The American chain of home goods and decor Bed, Bath & Beyond has lost one of its top managers. The head of finance, Gustavo Arnal, committed suicide on Friday. The fifty-two-year-old director was under constant pressure from the company’s mounting financial problems.
Bed Bath & Beyond confirmed Sunday that its chief financial officer, Gustavo Arnal, has died. Investigators believe Arnal’s fall from a Manhattan skyscraper was intentional and no fault of his own. Arnal did not leave behind any farewell letter, sources told CNBC.
“All of us at Bed Bath & Beyond are deeply saddened by this shocking loss,” the company said in a statement.
Arnal joined Bed Bath in 2020, just after the start of the covid pandemic, which dealt a severe blow to the company’s finances. Lockdowns followed by supply and cash flow problems escalated into branch closures and massive layoffs. A few days before Arnal’s death, the company announced that it would lay off about a fifth of its employees and close 150 stores.
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Bed, Bath & Beyond’s current economic situation is infamous. With each subsequent quarter, the company reports a continued decline in sales and a growing loss. In addition to all this, the so-called meme investors became active and played with the price of the company’s shares. It rose sixfold during the summer alone – from five to almost 30 dollars.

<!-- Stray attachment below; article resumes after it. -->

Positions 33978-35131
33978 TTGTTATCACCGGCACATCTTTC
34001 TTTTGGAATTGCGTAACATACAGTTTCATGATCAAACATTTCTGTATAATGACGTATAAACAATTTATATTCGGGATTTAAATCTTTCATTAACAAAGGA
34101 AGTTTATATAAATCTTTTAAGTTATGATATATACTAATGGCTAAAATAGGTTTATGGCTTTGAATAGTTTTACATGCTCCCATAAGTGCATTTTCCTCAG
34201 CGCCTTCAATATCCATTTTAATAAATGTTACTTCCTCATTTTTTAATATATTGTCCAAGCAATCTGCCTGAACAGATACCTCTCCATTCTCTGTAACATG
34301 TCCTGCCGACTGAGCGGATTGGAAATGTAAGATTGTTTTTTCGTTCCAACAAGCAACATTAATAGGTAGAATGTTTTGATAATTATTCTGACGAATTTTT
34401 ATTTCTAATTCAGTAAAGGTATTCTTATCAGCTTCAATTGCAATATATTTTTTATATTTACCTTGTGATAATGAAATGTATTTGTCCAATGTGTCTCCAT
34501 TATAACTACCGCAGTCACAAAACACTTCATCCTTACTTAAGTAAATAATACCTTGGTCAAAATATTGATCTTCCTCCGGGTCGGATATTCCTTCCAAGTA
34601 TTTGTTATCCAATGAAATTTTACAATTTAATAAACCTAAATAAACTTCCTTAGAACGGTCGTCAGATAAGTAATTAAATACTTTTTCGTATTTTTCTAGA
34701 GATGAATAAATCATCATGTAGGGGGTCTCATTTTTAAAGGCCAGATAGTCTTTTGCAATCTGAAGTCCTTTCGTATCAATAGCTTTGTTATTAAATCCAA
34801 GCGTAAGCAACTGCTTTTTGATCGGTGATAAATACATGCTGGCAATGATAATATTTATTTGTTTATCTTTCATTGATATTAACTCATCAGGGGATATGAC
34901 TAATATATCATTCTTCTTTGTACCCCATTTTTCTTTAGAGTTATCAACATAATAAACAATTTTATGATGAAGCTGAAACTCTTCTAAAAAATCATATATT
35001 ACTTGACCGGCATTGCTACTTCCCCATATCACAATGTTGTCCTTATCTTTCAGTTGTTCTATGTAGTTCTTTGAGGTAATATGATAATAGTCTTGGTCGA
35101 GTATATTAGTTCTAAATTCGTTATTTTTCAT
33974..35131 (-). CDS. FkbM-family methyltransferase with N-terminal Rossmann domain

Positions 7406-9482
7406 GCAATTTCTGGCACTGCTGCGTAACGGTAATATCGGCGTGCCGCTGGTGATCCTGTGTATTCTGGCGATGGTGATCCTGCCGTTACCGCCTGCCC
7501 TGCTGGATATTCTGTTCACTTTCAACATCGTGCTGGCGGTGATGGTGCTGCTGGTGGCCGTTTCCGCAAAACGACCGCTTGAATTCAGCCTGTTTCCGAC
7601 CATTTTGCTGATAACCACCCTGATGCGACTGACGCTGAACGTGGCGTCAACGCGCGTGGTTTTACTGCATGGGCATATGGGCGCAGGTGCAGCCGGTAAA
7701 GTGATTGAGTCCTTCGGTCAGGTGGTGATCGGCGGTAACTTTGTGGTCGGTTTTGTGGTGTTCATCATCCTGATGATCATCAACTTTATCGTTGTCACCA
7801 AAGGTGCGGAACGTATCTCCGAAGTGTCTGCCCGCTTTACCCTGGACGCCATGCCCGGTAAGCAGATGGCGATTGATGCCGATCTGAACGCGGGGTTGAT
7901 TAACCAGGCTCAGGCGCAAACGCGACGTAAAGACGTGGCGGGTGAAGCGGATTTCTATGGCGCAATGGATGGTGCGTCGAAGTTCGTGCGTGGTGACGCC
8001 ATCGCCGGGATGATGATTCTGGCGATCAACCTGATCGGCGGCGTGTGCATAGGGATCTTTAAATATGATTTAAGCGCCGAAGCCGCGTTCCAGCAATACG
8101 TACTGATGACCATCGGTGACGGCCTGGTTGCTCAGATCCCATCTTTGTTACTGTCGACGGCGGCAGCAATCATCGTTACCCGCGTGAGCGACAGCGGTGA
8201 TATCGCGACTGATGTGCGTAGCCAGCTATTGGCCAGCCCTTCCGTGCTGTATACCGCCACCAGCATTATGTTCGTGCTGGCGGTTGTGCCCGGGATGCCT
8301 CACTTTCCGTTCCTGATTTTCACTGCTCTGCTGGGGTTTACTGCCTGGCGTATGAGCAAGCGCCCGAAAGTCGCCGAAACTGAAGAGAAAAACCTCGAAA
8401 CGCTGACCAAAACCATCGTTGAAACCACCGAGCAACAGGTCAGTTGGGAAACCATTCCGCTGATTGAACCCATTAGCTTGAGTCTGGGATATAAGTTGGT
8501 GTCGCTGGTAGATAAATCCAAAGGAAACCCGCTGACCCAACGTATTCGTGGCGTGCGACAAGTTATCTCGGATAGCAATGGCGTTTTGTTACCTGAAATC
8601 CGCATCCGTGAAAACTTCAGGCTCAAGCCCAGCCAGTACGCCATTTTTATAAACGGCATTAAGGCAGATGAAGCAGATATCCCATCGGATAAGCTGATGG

Bed, Bath & Beyond’s securities received the hardest blow in mid-August, when it was revealed that influential activist investor Ryan Cohen and his RC Capital had divested themselves of their approximately 12 percent stake in the company. He was one of the engines of their growth that started in the spring of this year.
Shares fell by almost half after the announcement of the stake sale. They are now trading at a tenth of their all-time high.
Arnal himself has made several purchases and sales of the company’s stock since joining Bed, Bath & Beyond. Last month, he sold more than 55,000 shares at prices ranging from $20 to $29.95 a share, for a total of $1.23 million. This follows from a mandatory filing with the Securities and Exchange Commission (SEC). These sales were made as part of a business plan that Arnal signed in April this year. The filing also said he still held 255,396 shares of the company after these latest sales.
His death is still under investigation, according to police authorities.
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